That was not the only reason. An important consideration was that I have to play in 25 tournaments a year to be eligible for full membership in the PGA two years from now. Playing in Phoenix meant I could quit work a week earlier in the fall. Besides, I was beginning to feel that I might be ready to win. My warmup period had lasted plenty long enough.
WHERE HOUSEWIVES SAT WITH A CHAMP
Golfers were piling into Phoenix without even knowing whether or not the tournament was going to be played. The Nicklaus crowd—myself, Barb, Stevie, Jackie and the nurse—arrived Tuesday noon. I settled them at the Ramada Inn, which had given the golfers a rate of $15 a day for a suite, and then went out to the Phoenix Country Club to check in. One of the first people I met was George Low, the putting whiz. I guess he knew I had been having my troubles on the greens. "How about beginning those putting lessons you were going to take from me at the Crosby?" he suggested. "A great idea," I said. "Just let me play nine holes and I'll be with you."
Most people believe that when putting you should always try to keep the blade at right angles to the line of the putt. Not George. His theory is that putting should be like opening and closing a door. On the backswing the blade should open; coming through the ball it should close. To achieve this the left thumb acts as the fulcrum during the stroke, which is mostly wrist. Nothing above the elbows moves. The stroke is supposed to put overspin on the ball, making it roll much more smoothly on bad greens. George's theory seems like a good one, but I know I am going to have to give it a long, long look before I am satisfied it is the answer to my problem.
George and I went out to the 10th green so we would not be bothered, and practiced there for a couple of hours. The stroke he showed me seemed to be working pretty well. It was dark when we quit.
In the pro-am the next day I concentrated on my putting stroke and ignored the rest of my game. I played awful golf, naturally, and shot a 75. I was paired with Pappy Walsh, Jim Dunnigan and Phil Taber, and we were scheduled to tee off early. Too early. We had to wait an hour for the greens to thaw out. They had frozen during the night. It was a good group of amateurs in that I had something to talk about with each one. Walsh is the director of the Desert Inn in Las Vegas, Dunnigan owns a harness track in Buffalo and is building one in Phoenix, and Taber's father was tournament chairman of the 1958 U.S. Open, held in Tulsa. Dunnigan and I were supposed to have some promotional pictures taken later—for a 3-year-old stakes race that my pacer, Bervaldo, is entered in—but we never got the time.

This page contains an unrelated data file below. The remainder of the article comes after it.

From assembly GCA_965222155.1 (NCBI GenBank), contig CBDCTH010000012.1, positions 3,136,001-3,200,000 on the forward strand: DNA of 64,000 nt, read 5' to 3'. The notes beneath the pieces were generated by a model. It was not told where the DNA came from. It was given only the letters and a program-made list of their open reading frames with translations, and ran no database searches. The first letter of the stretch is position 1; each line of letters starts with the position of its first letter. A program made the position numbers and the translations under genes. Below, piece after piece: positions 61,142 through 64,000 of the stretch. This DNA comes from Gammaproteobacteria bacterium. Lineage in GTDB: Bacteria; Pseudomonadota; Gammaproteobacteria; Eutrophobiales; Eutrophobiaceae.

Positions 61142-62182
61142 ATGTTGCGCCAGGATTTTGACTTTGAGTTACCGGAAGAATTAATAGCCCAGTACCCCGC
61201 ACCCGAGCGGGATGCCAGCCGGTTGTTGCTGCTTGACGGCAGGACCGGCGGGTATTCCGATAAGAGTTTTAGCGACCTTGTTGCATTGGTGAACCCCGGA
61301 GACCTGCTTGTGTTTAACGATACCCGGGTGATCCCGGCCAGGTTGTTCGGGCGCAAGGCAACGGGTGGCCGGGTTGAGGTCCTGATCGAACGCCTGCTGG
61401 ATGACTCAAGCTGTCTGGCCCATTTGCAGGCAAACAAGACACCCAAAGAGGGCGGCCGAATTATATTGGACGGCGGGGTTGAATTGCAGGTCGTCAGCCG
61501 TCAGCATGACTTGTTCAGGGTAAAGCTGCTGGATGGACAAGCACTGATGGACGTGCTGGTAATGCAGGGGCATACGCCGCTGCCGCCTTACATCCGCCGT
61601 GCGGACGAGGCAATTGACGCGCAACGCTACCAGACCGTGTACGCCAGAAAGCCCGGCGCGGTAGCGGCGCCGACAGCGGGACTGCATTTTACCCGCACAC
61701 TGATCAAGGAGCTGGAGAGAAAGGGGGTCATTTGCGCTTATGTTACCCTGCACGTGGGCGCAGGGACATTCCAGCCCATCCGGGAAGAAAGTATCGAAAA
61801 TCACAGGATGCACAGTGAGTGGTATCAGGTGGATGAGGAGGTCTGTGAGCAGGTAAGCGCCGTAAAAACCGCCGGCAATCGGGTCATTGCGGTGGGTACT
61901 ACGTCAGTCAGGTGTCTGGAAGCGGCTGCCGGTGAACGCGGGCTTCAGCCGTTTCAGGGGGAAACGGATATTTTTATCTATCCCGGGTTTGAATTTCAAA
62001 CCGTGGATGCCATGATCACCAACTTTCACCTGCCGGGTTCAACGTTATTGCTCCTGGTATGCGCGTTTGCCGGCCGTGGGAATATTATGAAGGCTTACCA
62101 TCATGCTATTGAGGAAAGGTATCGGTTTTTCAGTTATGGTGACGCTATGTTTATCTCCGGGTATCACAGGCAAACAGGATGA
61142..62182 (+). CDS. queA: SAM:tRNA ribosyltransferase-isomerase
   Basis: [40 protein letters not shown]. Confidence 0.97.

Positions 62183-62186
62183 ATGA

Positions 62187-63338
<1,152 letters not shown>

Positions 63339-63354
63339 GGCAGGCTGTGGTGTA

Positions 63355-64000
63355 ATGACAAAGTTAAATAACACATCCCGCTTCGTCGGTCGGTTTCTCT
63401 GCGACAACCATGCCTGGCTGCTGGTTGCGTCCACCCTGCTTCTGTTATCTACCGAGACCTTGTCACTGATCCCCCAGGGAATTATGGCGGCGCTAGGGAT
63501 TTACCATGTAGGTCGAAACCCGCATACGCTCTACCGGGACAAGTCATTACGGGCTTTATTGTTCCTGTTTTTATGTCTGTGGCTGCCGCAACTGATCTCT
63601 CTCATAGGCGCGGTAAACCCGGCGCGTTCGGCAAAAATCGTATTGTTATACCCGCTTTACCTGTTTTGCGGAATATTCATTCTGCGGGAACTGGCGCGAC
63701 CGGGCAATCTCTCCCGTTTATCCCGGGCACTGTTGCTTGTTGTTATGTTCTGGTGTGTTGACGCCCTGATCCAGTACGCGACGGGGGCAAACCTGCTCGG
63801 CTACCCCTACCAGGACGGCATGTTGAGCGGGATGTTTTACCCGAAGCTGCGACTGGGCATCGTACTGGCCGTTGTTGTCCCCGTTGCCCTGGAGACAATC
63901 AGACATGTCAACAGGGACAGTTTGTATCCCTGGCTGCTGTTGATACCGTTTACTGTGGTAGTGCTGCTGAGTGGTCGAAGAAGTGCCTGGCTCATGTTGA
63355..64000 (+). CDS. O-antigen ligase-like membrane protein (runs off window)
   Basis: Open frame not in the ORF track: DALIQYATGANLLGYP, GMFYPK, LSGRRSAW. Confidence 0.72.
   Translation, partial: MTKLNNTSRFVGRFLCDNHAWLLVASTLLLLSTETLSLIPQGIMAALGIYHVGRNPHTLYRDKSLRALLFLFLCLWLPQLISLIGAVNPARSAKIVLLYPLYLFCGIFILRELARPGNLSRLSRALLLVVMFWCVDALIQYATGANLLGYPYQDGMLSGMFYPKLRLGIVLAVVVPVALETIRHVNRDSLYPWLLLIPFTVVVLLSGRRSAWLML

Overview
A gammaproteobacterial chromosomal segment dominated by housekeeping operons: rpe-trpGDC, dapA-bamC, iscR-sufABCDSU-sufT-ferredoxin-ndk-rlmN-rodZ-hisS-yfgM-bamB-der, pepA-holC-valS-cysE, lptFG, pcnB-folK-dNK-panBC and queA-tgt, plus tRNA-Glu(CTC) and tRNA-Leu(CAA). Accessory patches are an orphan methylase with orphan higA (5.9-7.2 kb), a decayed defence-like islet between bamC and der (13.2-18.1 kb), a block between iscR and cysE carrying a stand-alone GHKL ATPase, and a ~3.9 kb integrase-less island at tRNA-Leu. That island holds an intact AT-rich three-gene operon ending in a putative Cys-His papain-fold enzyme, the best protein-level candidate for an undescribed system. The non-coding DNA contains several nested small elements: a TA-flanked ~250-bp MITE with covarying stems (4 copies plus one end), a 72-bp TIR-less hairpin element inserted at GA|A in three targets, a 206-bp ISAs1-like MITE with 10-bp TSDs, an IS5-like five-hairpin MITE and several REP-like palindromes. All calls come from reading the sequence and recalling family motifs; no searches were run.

After lunch I went to the practice tee for a three-hour session. Then I tried some more putting with George. It was a full day's work. That night Barb and I went to the local dog track with Gary Player—who is back on the tour after three months at home in South Africa—Bruce Devlin and Don Cherry. We ate dinner at the track and then concentrated on the betting. Not much luck. We split all bets and we all lost. I managed to get to the track for the next three nights, too, and ended up ahead.
On Thursday, the first day of the tournament, I was paired with Gary and Bob Rosburg. Oddly enough, on the final day, when relative scores decide the pairings, we played together again. This meant we played three of our four rounds together. I shot a 71 and Gary played his worst. He holed putts from absolutely all angles and still had only a 72. Both of us went to the practice range for another long session, and then I did some more work on my putting. This is something I have not done much of in the past. It never has seemed to help. Often before a round I have holed everything on the putting green and then gone out on the course and sunk nothing. What is more, I never knew what I wanted to practice. I would just take the club back and hit the ball. If my touch was there it was there, if it was not it was not. Arnold came over while I was putting and we talked about it. His putting method is similar to George Low's, and he is without doubt the best putter in the game today. Putting, putting, putting. It looks so simple.
The next day I started the second round of play off the 10th tee. I missed a 10-foot putt on the 11th green and then ran off a streak of seven straight 3s to finish my first nine holes in 29. I missed an eagle putt of eight feet on the next hole and made another 3 on the one after that. So I came within inches of getting nine straight 3s. Then, suddenly, I lost it. This simply showed that I was not as sharp as I thought I was. There is also a mental problem that is quite common among touring pros and easy to understand. When you get a bunch under par you still want to play your same bold game. That is what you tell yourself. But you also tell yourself that what the hell, all you need is to par in for a 66, which is a great round, so you do not take too many chances. You decide to stay on the safe side of boldness. As you might suspect, it is hard to be bold and not bold at the same time. What happens, especially early in the year when you are not as sharp as you will be later, is that you start making ridiculous little mistakes. Mental ones and physical ones. Touring pros call it "crippling in." That is what I did. I finished with a 37 on the second nine, for a 66. This left me a shot back of Tony Lema, who led after the first two rounds with a 136.
Being up among the leaders in a tournament—for a change—I was able to tee off late on Saturday, and so I spent the morning with Jackie at the motel. The Ramada has slides and swings, and we had a lot of fun. Then I went out and bought him a little windup cart. $6. Seems like a lot for such a small toy. That afternoon I shot a 68. This left me three shots back of George Bayer with one round to go.